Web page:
WB6BYU
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Posts: 13458




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« Reply #1 on: November 08, 2012, 02:56:54 PM »

Quote from: K9FV

... on Mike's (WB6BYU) website...



I'd be happy to help if I had such a website...

               - Dale WB6BYU
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W4OP
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Posts: 439


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« Reply #2 on: November 08, 2012, 03:14:26 PM »

Hi Ken,
A 450' Beverage will work just fine- even on 160M. That was about the length of mine when I lived in FL. They are now closer to 550'.
Don't confuse the Beverage ground with the ground system a vertical antenna requires. You are looking for a ground that is stable in value not necessarily a low resistance that a vertical requires for efficiency.  An 8' ground rod available at the big box stores should be sufficient.

The Beverage achieves its low noise characteristics through directivity. Mine work just great for stations at any distance as long as:
1. They are roughly in line with the Beverages front lobe
2. The main contributors to band noise- eg thunderstorms- are not also in this line.

Beverages model easily in EZNEC- doing this will give you an idea of the beamwidth for a given length and frequency.

I have put up rotatable flags, rotatable loops etc and nothing comes close to the Beverages.

GL,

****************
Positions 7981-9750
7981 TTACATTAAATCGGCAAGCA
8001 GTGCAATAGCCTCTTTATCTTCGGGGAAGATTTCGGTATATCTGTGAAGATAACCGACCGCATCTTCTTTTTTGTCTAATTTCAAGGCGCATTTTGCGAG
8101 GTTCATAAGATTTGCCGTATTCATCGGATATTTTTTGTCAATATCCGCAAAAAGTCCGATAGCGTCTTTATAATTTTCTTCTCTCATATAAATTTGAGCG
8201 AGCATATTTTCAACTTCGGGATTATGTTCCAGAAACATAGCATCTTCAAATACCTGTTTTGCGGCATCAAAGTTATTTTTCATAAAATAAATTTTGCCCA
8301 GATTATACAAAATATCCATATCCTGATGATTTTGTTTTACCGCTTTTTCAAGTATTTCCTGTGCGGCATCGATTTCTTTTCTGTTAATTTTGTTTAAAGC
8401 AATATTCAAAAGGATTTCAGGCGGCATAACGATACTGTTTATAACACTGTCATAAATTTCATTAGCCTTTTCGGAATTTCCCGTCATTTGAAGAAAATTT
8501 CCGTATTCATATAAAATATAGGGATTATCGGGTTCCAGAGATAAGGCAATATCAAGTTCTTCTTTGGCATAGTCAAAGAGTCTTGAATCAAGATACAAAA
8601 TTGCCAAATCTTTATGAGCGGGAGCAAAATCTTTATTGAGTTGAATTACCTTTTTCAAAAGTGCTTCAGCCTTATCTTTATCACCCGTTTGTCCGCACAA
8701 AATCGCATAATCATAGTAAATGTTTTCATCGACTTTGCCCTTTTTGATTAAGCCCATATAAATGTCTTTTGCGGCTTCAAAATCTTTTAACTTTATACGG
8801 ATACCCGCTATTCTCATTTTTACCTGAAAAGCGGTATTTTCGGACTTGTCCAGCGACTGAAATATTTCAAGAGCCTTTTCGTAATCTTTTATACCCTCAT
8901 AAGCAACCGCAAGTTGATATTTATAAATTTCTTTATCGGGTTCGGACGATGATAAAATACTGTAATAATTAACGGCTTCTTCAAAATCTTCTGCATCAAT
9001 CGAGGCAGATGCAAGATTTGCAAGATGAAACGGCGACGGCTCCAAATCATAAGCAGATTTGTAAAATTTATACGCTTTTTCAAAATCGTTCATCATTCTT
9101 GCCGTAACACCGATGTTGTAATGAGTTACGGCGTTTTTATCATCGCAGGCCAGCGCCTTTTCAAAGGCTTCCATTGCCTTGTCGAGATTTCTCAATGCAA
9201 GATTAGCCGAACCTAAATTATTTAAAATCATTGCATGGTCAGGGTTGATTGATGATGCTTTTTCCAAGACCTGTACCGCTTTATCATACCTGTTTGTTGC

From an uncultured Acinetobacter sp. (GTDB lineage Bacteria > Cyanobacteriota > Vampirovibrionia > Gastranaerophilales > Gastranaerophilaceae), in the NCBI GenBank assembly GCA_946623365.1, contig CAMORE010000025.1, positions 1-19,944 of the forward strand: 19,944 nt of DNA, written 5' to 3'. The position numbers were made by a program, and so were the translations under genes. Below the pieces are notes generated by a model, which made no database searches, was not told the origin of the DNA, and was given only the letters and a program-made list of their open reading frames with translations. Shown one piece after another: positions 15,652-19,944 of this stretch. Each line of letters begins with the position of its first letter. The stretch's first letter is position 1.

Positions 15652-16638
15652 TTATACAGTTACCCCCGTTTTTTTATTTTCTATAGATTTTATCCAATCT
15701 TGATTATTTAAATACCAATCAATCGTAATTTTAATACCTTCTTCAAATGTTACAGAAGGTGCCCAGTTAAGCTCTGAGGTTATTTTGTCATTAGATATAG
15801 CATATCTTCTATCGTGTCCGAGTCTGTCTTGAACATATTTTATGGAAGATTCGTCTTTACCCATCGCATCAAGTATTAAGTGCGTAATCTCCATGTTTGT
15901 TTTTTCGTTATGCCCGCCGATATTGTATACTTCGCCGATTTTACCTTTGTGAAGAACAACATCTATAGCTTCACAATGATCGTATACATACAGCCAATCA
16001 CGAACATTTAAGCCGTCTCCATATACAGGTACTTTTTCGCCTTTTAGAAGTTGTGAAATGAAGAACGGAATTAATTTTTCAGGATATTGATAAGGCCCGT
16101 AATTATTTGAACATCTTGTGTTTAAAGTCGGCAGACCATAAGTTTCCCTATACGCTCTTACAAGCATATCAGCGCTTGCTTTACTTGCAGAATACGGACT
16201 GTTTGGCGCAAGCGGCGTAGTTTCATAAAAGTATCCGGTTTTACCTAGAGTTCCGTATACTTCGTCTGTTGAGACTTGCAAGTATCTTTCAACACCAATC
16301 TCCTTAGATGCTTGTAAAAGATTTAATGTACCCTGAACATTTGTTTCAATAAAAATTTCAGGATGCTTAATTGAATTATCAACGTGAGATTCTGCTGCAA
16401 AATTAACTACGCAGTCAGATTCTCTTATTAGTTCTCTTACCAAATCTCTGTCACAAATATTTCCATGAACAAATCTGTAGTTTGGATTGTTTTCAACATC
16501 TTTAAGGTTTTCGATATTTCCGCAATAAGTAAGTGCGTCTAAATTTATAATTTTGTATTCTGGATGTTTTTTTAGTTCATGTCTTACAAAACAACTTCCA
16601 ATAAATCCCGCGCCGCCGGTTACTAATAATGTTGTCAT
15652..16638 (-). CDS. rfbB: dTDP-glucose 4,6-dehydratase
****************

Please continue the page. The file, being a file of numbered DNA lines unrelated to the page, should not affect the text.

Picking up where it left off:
Dale W4OP
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K9FV
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Posts: 480




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« Reply #3 on: November 08, 2012, 04:59:40 PM »

Well, Shucks!  My "huh-ohs" come into play again! Sorry to you Dale, and to Mike (W0BTU) for the error.  I see it's too late to correct the original post, but Mike, W0BTU has a GREAT website on maybe ham radio things, and especially Beverages.

Dale (WB6BYU) you do have much good info that's been posted on the web about different projects you've come up with.  Congrats on your knowledge and experience - it helps all of us.

Dale, (W4OP) you do have a lot of good info on your website, thank you for your contributions on the website, AND on this thread.

A question, just how critical is the length of a Beverage - does 10 or 20 ft short or long make a BIG difference?

Thank you again for the info,

73 de Ken H>
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WB6BYU
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« Reply #4 on: November 08, 2012, 06:12:51 PM »